Lithuania is concerned at the possibility of Russia using the crisis in Belarus to intervene with military forces, its foreign minister has told Sky News.
Linas Linkevicius said he personally doubted it would happen, but as military assistance had openly been discussed by embattled Belarusian leader Alexander Lukashenko and Russian President Vladimir Putin, such a move could not be discounted.
“We are concerned because it is publicly discussed,” he told Sky News in an interview outside the presidential palace in the Lithuanian capital, Vilnius.
He said he did not have any clear evidence of Russian forces already deploying on the ground.
Any intervention by the Kremlin would be particularly complicated.
The opposition to Mr Lukashenko is not anti-Russia, neither is it pro-EU. Instead it appears to be nationalistic, unified in opposition to the president’s attempt to stay in power following elections widely seen as rigged.
There also does not appear to be a single leader wanting to rule for a full term. The main opposition challenger, Svetlana Tikhanovskaya, has said her goal is to lead the country into new elections, rather than having any other agenda to stay on herself.
Any move by Mr Putin to shore up Mr Lukashenko – particularly after the Belarusian strongman’s security forces triggered outrage even amongst his own base by beating up peaceful protesters – would create new enemies for the Kremlin inside typically friendly Belarus.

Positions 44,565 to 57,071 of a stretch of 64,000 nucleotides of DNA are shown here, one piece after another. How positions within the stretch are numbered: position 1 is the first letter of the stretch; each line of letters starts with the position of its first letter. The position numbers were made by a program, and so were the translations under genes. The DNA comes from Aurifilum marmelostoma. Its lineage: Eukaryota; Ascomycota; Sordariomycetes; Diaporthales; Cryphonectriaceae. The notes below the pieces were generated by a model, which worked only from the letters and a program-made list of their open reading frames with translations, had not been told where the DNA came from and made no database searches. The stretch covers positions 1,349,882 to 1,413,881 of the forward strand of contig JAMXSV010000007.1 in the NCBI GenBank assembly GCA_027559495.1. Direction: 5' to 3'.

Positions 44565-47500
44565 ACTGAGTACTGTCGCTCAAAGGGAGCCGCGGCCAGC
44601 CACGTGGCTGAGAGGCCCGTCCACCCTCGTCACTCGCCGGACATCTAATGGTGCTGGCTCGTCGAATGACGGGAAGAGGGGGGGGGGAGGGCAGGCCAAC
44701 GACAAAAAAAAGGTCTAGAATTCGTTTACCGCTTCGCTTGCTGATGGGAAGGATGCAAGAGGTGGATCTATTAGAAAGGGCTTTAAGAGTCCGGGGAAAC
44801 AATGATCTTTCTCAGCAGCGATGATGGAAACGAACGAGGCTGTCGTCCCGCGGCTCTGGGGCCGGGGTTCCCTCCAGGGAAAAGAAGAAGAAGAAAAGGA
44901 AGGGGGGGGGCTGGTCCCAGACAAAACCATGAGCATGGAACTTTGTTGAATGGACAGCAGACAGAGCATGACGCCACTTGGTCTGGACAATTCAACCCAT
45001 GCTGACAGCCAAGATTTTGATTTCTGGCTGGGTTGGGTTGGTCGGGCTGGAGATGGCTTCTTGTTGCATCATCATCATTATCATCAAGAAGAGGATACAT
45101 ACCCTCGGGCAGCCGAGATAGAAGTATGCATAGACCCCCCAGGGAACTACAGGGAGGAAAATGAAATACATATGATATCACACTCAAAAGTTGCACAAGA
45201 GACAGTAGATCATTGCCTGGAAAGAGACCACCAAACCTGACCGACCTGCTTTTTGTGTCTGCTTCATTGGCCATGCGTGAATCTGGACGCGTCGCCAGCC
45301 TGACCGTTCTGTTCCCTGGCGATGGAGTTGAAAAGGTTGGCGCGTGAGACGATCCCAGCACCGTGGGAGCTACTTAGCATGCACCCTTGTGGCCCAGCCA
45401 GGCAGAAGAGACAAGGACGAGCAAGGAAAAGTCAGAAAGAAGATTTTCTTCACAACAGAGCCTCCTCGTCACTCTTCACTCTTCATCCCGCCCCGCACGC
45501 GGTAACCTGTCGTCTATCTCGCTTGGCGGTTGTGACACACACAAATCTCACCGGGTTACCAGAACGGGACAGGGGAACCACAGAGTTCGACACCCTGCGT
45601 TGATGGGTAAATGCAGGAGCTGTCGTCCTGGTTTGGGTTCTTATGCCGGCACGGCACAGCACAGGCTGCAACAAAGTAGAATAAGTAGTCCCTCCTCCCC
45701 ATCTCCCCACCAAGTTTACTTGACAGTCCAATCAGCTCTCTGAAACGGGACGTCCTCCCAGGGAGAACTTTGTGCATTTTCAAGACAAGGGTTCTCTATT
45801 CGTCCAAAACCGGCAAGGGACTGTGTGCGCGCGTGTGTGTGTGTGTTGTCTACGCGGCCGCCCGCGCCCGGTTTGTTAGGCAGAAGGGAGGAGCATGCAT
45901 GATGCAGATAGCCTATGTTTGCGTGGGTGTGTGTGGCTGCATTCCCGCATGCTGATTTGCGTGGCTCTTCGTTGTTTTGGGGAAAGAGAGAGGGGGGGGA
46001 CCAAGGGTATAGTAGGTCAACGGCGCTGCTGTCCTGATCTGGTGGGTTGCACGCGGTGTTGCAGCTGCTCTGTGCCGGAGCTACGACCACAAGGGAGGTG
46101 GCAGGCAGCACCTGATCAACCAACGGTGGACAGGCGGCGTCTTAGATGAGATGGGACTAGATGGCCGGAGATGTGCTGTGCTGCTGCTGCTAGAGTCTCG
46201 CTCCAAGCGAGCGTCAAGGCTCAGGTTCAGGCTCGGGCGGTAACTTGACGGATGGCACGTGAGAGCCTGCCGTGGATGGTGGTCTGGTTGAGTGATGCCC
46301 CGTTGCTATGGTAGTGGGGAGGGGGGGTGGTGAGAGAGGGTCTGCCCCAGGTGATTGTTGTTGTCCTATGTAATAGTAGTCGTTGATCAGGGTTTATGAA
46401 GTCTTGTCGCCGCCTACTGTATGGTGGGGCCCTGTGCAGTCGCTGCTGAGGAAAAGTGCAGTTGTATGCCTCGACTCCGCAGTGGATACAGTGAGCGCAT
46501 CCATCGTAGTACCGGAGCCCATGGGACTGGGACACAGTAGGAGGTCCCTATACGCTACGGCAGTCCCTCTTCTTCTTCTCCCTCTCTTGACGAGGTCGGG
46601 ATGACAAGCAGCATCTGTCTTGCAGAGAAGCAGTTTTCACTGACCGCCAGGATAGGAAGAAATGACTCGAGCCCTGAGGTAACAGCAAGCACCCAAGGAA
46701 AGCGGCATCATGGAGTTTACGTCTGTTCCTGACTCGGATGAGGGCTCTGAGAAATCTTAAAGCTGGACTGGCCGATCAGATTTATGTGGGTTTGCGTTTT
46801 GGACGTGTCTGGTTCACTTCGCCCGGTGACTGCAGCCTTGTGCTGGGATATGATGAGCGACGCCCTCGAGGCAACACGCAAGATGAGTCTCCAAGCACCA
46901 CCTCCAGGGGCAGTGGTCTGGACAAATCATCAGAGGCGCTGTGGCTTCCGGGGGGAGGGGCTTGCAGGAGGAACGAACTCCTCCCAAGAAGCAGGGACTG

Dissent in his own country could also grow.
“Russia would sacrifice also a lot [by intervening],” the Lithuanian foreign minister said.
“It would be quite a dramatic signal to Russian people – what kind of treatment they can expect if the situation will be like this.
“A very difficult decision anyway. In short, I really cannot exclude [Russian intervention] from happening but that would be a very sad development. But the main source of the disturbance is the former head of state (Alexander Lukashenko), nobody else. He made this.”
Mr Linkevicius said it was important that the leaders of the European Union states will hold a video conference on Wednesday to discuss Belarus.
“If the heads are meeting to talk this issue that means tension and also political will (and) assessment of the situation,” he said.
He hoped the crisis in Belarus could be resolved peacefully, while adding: “To do something otherwise would be mad… but I cannot exclude [this] unfortunately”.